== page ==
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French Indochina, landlocked country, Vientiane, Vietnam War, official language

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Laos, officially Lao People’s Democratic Republic, independent state of Southeast Asia. Formerly part of the Indochinese Union, also known as French Indochina, Laos gained independence in 1953. The country was drawn into the Vietnam War (1959-1975), and in 1975 a Communist revolutionary movement overthrew Laos’s six-century-old monarchy and established a people’s republic. Laos is a mountainous, landlocked country, bounded on the north by China, on the east by Vietnam, on the south by Cambodia, and on the west and northwest by Thailand and Myanmar (formerly known as Burma). It is rich in resources and has an ethnically varied population. The official language is Lao, and the capital and largest city is Vientiane (Viang Chan).


Art and architecture of Southeast Asia

Dumarcay, Jacques.Trans. Michael Smithies. The Palaces of South-East Asia: Architecture and Customs. Oxford University Press, 1991. Extensive history of the royal architecture of Southeast Asia.

Girard-Geslan, Maud, ed.Trans. J. A. Underwood. Art of Southeast Asia. Abrams, 1998. Scholarly essays cover all regions; copiously illustrated.

Jessup, Helen Ibbitson, and Thierry Zephir, eds. Millennium of Glory: Sculpture of Angkor and Ancient Cambodia. Thames & Hudson, 1997. Lavishly illustrated catalog of major exhibition of ancient sculpture.

Lee, Sherman E. A History of Far Eastern Art. 5th ed. Abrams, 1994. Standard survey of Asian art.

Rawson, Philip. The Art of Southeast Asia: Cambodia, Vietnam, Thailand, Laos, Burma, Java, Bali. Praeger, 1967. Thames & Hudson, 1990. Useful one-volume overview.

Strachan, Paul. Imperial Pagan: Art and Architecture of Burma. University of Hawaii, 1990. Scholarly study of Burmese Buddhist art forms.

Van Beek, Steve. The Arts of Thailand. Rev. ed. Thames & Hudson, 1991. Tuttle, 1999. Broad examination of Thai art and architecture.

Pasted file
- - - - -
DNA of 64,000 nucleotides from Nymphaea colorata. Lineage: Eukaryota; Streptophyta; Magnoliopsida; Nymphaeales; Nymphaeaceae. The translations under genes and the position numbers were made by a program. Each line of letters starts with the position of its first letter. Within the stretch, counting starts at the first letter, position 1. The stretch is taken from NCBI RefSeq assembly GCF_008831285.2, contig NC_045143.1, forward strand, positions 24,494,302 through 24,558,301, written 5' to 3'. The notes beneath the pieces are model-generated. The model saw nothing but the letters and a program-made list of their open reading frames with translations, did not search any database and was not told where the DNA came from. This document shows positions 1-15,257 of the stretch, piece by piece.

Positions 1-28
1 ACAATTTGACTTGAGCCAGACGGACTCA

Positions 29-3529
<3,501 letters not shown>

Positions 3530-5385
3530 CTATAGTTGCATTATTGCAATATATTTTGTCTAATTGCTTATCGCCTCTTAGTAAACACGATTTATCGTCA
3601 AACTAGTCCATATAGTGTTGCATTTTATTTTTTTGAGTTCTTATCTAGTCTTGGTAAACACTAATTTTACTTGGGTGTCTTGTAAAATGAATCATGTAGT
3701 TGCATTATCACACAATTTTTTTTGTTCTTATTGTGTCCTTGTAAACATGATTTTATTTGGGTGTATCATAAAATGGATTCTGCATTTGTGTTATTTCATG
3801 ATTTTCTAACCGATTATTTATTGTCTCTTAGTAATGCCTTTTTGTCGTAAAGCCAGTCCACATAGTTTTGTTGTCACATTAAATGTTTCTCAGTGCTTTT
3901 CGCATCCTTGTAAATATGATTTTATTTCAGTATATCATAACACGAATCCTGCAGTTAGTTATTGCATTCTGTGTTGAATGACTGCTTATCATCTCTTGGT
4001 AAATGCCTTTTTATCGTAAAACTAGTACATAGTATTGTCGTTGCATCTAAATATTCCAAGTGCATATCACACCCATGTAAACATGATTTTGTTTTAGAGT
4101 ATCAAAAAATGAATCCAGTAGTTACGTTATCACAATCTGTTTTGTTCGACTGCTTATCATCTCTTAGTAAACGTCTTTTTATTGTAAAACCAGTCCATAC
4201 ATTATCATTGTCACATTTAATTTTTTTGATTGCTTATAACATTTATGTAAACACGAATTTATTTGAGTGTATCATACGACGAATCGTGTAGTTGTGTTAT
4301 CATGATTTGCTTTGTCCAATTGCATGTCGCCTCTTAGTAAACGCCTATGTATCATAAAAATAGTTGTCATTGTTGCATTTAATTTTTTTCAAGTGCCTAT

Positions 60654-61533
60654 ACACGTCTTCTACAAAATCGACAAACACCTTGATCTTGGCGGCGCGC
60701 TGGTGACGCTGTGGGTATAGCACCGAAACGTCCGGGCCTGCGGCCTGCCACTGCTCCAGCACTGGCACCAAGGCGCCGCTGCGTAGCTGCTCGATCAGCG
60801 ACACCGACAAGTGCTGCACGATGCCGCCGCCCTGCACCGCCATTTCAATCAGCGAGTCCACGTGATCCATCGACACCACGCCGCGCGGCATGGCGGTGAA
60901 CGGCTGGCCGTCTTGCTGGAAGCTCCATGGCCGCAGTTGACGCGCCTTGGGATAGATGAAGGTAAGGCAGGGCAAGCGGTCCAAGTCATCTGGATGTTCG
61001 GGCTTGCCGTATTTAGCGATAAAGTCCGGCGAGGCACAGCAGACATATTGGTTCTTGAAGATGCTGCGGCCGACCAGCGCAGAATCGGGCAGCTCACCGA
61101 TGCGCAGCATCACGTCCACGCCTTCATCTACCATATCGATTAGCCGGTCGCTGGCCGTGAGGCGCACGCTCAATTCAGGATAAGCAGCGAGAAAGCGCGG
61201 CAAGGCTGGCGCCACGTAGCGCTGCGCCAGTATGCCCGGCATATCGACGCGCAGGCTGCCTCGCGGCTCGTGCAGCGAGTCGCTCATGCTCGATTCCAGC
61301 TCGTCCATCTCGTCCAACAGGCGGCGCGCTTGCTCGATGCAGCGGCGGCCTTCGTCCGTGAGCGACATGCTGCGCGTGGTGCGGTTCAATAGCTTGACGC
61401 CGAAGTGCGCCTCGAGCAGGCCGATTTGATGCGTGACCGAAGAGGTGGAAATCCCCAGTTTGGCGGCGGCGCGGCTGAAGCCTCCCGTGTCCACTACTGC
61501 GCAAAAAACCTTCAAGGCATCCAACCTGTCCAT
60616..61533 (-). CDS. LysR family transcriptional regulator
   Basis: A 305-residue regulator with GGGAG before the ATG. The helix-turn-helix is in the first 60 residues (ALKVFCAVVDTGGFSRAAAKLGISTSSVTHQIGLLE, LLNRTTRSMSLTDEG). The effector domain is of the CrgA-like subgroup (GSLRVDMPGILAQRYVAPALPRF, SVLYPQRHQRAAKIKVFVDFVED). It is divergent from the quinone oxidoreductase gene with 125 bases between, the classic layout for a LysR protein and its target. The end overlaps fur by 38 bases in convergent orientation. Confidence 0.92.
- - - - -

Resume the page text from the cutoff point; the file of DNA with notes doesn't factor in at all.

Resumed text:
Evans, Grant, ed. Laos: Culture and Society. Silkworm, 2000. Eleven articles covering various aspects of Laotian culture.

Hamilton-Merritt, Jane. Tragic Mountains: The Hmong, the Americans, and the Secret Wars for Laos, 1942-1992. Indiana University Press, 1999. A study of U.S. relations with the Hmong.

Kremmer, Christopher. Stalking the Elephant Kings: In Search of Laos. University of Hawaii Press, 1998. The fate of Laos's royal family.

Savada, Andrea Matles, ed. Laos: A Country Study. 3rd ed. Federal Research Division, L.O.C., 1995. Basic introduction to the country's political, economic, and social structures.

Stuart-Fox, Martin. A History of Laos. Cambridge University Press, 1997. Detailed history since 1975, the beginning of Pathet Lao rule. Includes a chronology and maps.

Warner, Roger. Shooting at the Moon: The Story of America's Clandestine War in Laos. Steerforth, 1997. America's “secret” war in Laos during the years of the Vietnam War.


Stuart-Fox, Martin, B.Sc., M.A., Ph.D. Professor and Head, Department of History, University of Queensland. Author ofA History of Laos,The Lao Kingdom of Lan-Xang: Rise and Decline, and The Murderous Revolution: Life and Death in Pol Pot’s Kampuchea.

Rooney, Dawn F., Ph.D. Independent Researcher. Author of Angkor: An Introduction to the Temples,BeteI Chewing Traditions in South-East Asia, and Khmer Ceramics.

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Article key phrases:

French Indochina, landlocked country, Vientiane, Vietnam War, official language, Burma, largest city, Laos, Democratic Republic, Myanmar, Thailand, capital, people, Cambodia, independence, west, resources

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